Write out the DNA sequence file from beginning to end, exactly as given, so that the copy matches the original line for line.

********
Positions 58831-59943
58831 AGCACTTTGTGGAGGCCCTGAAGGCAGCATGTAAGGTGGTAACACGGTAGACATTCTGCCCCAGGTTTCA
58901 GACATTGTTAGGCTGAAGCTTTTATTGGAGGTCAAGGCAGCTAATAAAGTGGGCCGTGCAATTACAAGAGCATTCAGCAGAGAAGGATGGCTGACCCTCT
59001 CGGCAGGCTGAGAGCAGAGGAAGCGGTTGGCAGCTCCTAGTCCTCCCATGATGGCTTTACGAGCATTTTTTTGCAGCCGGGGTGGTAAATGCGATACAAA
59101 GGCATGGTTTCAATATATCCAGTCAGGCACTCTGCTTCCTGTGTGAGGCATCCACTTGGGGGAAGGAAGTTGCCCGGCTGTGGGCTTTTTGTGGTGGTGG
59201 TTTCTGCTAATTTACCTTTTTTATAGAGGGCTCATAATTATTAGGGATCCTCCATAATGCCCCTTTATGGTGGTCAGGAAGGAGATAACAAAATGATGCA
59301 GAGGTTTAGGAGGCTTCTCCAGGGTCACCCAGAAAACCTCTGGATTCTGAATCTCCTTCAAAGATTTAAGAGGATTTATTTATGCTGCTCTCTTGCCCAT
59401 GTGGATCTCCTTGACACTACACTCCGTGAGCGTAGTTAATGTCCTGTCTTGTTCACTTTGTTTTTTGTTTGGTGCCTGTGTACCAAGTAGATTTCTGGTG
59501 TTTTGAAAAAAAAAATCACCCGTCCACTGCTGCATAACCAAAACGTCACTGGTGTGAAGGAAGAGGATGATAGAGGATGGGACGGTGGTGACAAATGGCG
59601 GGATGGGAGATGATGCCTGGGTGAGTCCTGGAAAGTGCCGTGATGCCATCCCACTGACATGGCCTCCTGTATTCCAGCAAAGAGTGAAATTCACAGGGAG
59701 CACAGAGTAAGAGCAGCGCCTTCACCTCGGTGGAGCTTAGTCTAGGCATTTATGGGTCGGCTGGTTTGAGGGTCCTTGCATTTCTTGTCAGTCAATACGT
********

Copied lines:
Positions 58831-59943
58831 AGCACTTTGTGGAGGCCCTGAAGGCAGCATGTAAGGTGGTAACACGGTAGACATTCTGCCCCAGGTTTCA
58901 GACATTGTTAGGCTGAAGCTTTTATTGGAGGTCAAGGCAGCTAATAAAGTGGGCCGTGCAATTACAAGAGCATTCAGCAGAGAAGGATGGCTGACCCTCT
59001 CGGCAGGCTGAGAGCAGAGGAAGCGGTTGGCAGCTCCTAGTCCTCCCATGATGGCTTTACGAGCATTTTTTTGCAGCCGGGGTGGTAAATGCGATACAAA
59101 GGCATGGTTTCAATATATCCAGTCAGGCACTCTGCTTCCTGTGTGAGGCATCCACTTGGGGGAAGGAAGTTGCCCGGCTGTGGGCTTTTTGTGGTGGTGG
59201 TTTCTGCTAATTTACCTTTTTTATAGAGGGCTCATAATTATTAGGGATCCTCCATAATGCCCCTTTATGGTGGTCAGGAAGGAGATAACAAAATGATGCA
59301 GAGGTTTAGGAGGCTTCTCCAGGGTCACCCAGAAAACCTCTGGATTCTGAATCTCCTTCAAAGATTTAAGAGGATTTATTTATGCTGCTCTCTTGCCCAT
59401 GTGGATCTCCTTGACACTACACTCCGTGAGCGTAGTTAATGTCCTGTCTTGTTCACTTTGTTTTTTGTTTGGTGCCTGTGTACCAAGTAGATTTCTGGTG
59501 TTTTGAAAAAAAAAATCACCCGTCCACTGCTGCATAACCAAAACGTCACTGGTGTGAAGGAAGAGGATGATAGAGGATGGGACGGTGGTGACAAATGGCG
59601 GGATGGGAGATGATGCCTGGGTGAGTCCTGGAAAGTGCCGTGATGCCATCCCACTGACATGGCCTCCTGTATTCCAGCAAAGAGTGAAATTCACAGGGAG
59701 CACAGAGTAAGAGCAGCGCCTTCACCTCGGTGGAGCTTAGTCTAGGCATTTATGGGTCGGCTGGTTTGAGGGTCCTTGCATTTCTTGTCAGTCAATACGT